Performance July 10, 2020



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    Key Themes

    • Following its rapid tumble into a bear market in Q1, the U.S. stock market rebounded in Q2 in its strongest quarter since 1998. 
    • All asset classes included in Schwab Intelligent Portfolios delivered positive returns in Q2, led by investments such as small cap stocks that had seen the largest declines in Q1.
    • Bonds also performed well and are among the top performers YTD along with gold, due to their smaller declines in Q1 and solid gains in Q2.
    • The rapid shift between top performers and bottom performers from Q1 to Q2 illustrates the benefits of a diversified investment approach across asset classes to help moderate overall portfolio volatility.
    • As would be expected, more aggressive portfolios did best in Q2 after having seen the largest declines in Q1, while more conservative portfolios saw solid but smaller gains in Q2 along with smaller declines in Q1.

    How did financial markets do in Q2 2020?

    While amusement parks have been closed for several months due to the coronavirus pandemic, the financial markets have been on quite a roller-coaster ride. After having tumbled into the fastest-ever bear market in Q1, stocks rebounded with a tremendous surge in Q2. Small cap stocks jumped from the worst-performing asset class in Q1 to the top performer in Q2. Likewise, the S&P 500® Index of U.S. large cap stocks rose more than 20% in Q2 after a nearly 20% tumble in Q1, leaving it down just 3% YTD.

    Economic indicators have been on the same roller-coaster ride. Unemployment claims spiked as businesses closed and economic growth expectations plunged, both to unprecedented levels. However, the policy response has been equally unprecedented, both in the U.S. and around the globe. A long list of lending facilities and other actions from the Federal Reserve along with trillions of dollars in emergency aid packages from Congress have helped support households and businesses, as well as the markets.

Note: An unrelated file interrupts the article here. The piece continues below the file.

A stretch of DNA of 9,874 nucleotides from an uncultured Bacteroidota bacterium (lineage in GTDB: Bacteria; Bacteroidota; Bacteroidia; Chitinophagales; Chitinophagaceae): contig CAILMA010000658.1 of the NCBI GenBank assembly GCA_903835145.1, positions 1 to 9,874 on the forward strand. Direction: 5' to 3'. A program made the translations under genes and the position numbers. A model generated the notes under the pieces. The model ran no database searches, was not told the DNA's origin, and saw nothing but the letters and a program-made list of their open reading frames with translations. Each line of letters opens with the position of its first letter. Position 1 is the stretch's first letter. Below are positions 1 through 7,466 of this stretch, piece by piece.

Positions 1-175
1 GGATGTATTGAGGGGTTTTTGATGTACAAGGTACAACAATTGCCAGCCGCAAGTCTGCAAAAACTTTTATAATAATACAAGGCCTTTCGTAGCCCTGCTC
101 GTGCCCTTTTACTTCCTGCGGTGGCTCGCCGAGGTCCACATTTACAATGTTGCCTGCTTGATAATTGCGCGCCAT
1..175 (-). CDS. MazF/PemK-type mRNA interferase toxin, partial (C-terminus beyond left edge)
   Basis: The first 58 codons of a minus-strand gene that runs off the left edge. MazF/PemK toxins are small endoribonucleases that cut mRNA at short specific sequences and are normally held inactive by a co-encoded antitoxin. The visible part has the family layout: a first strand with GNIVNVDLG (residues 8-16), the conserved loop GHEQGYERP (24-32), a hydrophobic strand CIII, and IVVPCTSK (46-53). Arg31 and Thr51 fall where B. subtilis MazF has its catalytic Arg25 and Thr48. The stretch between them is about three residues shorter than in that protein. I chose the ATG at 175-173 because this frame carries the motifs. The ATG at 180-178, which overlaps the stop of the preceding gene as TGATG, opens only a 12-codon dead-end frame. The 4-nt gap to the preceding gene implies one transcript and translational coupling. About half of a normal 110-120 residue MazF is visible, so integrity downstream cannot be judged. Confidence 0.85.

Bonds also performed well in Q2 after having come under pressure during Q1 along with stocks, due primarily to market liquidity strains. Quick action from the Fed helped ease those strains, supporting asset classes such as corporate bonds and municipal bonds. High-yield bonds and investment-grade corporates each rose 9% in Q2. Treasuries also gained, though they moved to the bottom of the performance rankings after having been at the top in Q1. For the first half of 2020, gold was the top performer with a gain of nearly 17% followed by Treasuries and other fixed income investments, while stocks remained in the red despite the strong Q2 gains.

    Figure 1: Market Performance (Ranked by Q2 2020 total return)
    Index Total returns (%)
    Asset class Q2 2020 YTD 2020 3-Year
    (Annualized)
    U.S. small cap stocks 25.4 -13.0 2.0
    U.S. large cap stocks 20.5 -3.1 10.7
    International small cap stocks 19.9 -13.1 0.5
    Emerging markets stocks 18.1 -9.8 1.9
    International large cap stocks 14.9 -11.3 0.8
    U.S. real estate investment trusts (REITs) 11.7 -18.3 -0.1
    Gold & other precious metals 9.9 16.7 12.5
    High-yield bonds 9.0 -4.4 3.1
    Investment-grade corporate bonds 9.0 5.0 6.3
    Emerging markets bonds 4.5 -3.4 2.4
    Treasury Inflation Protected Securities (TIPs) 4.2 6.0 5.0
    Municipal bonds 2.7 2.1 4.2
    Securitized bonds 0.9 3.6 4.0
    U.S. Treasuries 0.7 7.0 4.7

    Source: Morningstar Direct, as of June 30, 2020. Performance figures shown are total returns for each asset class during the designated period. Indexes used are: U.S. small cap stocks, Russell 2000® Index; U.S. large cap stocks, S&P 500® Index; International developed market small cap stocks, MSCI EAFE Small Cap Index; Emerging markets stocks, MSCI Emerging Markets Index; International developed market large cap stocks, MSCI EAFE Index; U.S. real estate investment trusts, S&P United States REIT Index; Gold and other precious metals, LBMA Gold Price; High-yield bonds, Bloomberg Barclays High Yield Very Liquid Index; Investment-grade corporate bonds, Bloomberg Barclays U.S. Corporate Investment Grade Index; Emerging markets bonds, Bloomberg Barclays Emerging Markets Local Currency Government Bond Index; Treasury Inflation Protected Securities, Bloomberg Barclays TIPS Index; Municipal bonds, Bloomberg Barclays Municipal Index; Securitized Bonds, Bloomberg Barclays Securitized Index; U.S. Treasuries, Bloomberg Barclays U.S. Treasury 3-7 Year Bond Index. Past performance does not guarantee future results. Indexes are unmanaged and cannot be invested in directly.

    How did Schwab Intelligent Portfolios do?

    As with the markets, Schwab Intelligent Portfolios saw strong gains across the risk spectrum in Q2. For clients in conservative portfolios, bonds have played their role in helping moderate the ups and downs throughout the turbulence. While portfolios might have declined in Q1 as bonds came under pressure along with stocks, conservative portfolios held up far better than major stock indexes such as the S&P 500. By the end of Q2, conservative portfolios had recovered and were relatively flat for the year. And clients who stayed invested continued to receive interest and dividends despite the market gyrations.